Monday, March 22, 2021

Pregnant Patient with Eclampsia for Emergency Cesarean Section Case File

Posted By: Medical Group - 3/22/2021 Post Author : Medical Group Post Date : Monday, March 22, 2021 Post Time : 3/22/2021
Pregnant Patient with Eclampsia for Emergency Cesarean Section Case File
Lydia Conlay, MD, PhD, MBA, Julia Pollock, MD, Mary Ann Vann, MD, Sheela Pai, MD, Eugene C. Toy, MD

Case 35
A 40-year-old G3P2002 woman, at 383/7 weeks’ gestation, was admitted in early labor. During her prenatal course, she had been diagnosed with pregnancy-induced hypertension (PIH). On admission, her BP was 155/96 mm Hg, HR 110 beats/minute (bpm), and she had +2 pedal edema. Her hemoglobin was 9.8 g/dL, platelet count was 117, 000/mm3, and urinalysis showed 2+ proteinuria. Her laboratory tests were otherwise normal. She was started on infusions of oxytocin and magnesium.

Shortly after admission, the patient complained of a headache. Her blood pressure was noted to be 166/101 mm Hg, signs of fetal distress were noted on the monitor, and the anesthesiologist was notified of the urgent cesarean section. As the operating room team was being mobilized, the obstetrician noticed an acute change in the patient’s mental status, followed shortly thereafter by a tonic-clonic seizure.

➤ What are the pathophysiological alterations in preeclampsia and their implications on the anesthesia for cesarean section?

➤ What anesthetic modalities are utilized for emergency cesarean section in PIH?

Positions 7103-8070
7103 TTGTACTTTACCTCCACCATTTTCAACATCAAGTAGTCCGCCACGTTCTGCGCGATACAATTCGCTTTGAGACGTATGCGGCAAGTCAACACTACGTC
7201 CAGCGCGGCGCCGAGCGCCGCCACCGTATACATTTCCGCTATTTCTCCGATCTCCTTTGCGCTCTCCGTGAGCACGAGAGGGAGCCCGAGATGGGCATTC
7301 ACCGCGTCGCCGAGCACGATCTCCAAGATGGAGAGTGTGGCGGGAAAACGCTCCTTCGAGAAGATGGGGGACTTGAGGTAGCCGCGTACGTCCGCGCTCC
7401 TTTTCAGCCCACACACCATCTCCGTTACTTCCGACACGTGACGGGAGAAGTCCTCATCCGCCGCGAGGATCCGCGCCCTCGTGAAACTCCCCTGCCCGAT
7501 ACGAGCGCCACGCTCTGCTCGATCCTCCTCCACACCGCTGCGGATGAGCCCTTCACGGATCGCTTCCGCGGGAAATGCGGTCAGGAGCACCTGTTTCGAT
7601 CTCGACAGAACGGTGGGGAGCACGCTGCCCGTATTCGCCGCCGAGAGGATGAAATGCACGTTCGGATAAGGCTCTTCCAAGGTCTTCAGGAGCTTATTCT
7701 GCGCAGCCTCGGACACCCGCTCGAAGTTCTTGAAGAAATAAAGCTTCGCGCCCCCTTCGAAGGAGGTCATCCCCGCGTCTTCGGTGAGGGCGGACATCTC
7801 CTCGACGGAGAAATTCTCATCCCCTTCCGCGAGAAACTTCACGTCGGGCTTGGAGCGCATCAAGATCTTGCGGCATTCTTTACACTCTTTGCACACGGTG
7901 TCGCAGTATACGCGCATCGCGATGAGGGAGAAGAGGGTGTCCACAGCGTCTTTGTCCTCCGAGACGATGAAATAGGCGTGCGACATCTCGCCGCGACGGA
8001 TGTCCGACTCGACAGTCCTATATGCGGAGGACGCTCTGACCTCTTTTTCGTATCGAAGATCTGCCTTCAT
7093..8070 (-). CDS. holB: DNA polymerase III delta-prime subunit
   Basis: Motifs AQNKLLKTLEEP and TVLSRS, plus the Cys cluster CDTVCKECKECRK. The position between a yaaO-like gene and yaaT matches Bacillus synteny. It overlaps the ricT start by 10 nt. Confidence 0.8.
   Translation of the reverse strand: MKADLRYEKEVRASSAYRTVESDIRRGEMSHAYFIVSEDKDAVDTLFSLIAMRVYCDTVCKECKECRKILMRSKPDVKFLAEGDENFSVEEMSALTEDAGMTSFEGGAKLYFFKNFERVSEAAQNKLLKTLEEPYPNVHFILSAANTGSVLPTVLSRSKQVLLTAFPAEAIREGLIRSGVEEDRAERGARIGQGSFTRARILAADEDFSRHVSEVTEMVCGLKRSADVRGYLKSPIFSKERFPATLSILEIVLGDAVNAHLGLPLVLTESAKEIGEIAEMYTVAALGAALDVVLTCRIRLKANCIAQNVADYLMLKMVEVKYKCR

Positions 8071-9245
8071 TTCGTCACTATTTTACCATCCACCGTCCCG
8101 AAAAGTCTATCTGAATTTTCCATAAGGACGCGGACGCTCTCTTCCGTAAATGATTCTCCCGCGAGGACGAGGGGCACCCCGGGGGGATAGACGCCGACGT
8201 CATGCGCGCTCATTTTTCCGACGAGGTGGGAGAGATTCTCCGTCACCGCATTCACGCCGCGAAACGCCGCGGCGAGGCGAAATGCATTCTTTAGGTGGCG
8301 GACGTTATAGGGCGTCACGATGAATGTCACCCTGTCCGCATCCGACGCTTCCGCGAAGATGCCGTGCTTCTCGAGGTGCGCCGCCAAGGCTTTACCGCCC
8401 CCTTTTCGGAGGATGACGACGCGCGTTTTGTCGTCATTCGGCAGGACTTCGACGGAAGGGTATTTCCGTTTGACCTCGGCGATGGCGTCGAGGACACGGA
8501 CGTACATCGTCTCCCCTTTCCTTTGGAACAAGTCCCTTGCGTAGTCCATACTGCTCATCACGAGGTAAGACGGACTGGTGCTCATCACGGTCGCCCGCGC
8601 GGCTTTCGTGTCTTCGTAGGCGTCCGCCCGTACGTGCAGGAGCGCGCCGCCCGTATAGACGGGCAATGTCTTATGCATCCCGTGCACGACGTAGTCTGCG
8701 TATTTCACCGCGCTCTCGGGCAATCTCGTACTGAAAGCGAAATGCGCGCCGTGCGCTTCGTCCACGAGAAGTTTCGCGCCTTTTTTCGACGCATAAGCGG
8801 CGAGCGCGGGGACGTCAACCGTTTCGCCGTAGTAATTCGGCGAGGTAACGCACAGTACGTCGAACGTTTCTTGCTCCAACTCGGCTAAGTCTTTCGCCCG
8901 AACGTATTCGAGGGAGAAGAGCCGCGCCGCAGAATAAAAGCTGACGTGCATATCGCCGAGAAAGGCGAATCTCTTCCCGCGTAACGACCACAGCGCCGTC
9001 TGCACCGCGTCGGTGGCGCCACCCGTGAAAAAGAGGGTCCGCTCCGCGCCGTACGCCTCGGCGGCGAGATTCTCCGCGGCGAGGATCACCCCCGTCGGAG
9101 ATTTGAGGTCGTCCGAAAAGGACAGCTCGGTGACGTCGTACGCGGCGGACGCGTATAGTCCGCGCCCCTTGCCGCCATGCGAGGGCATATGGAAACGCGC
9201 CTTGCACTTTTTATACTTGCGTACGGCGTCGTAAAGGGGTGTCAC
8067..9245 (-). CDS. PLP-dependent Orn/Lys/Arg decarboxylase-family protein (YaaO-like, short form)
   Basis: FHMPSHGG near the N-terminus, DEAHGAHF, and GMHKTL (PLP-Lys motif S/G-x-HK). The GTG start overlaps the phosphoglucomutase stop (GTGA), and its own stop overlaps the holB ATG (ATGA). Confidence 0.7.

➤ What are the effects of the anesthetic management on PIH?


ANSWERS TO CASE 35:
Pregnant Patient with Eclampsia for Emergency Cesarean Section

Summary: A 40-year-old G3P2002 woman at 383/7 weeks’ gestation with severe PIH and seizure requires emergency cesarean section.

➤ Pathophysiological alterations with preeclampsia: Preeclampsia can present with elevated blood pressure, proteinuria, pulmonary edema, elevated liver function tests, thrombocytopenia, and neurologic dysfunction, including seizures. These alterations may have significant impact on the anesthetic plan.

➤ Anesthetic modalities in cesarean: General and neuraxial regional anesthesia may be used for cesarean section in PIH. The choice of anesthetic technique depends on the specific patient presentation and the severity of the organ system dysfunction.

➤ Effects of anesthesia: Use of general anesthesia may be associated with rapid swings in blood pressure during airway manipulation. Additionally, the incidence of difficult airway is increased in the presence of both pregnancy and exacerbated by PIH. Use of neuraxial blockade in the presence of thrombocytopenia may be associated with epidural hematoma and neurological complications of the hematoma.


ANALYSIS

Objectives
1. Understand the pathophysiology and the clinical presentation of PIH.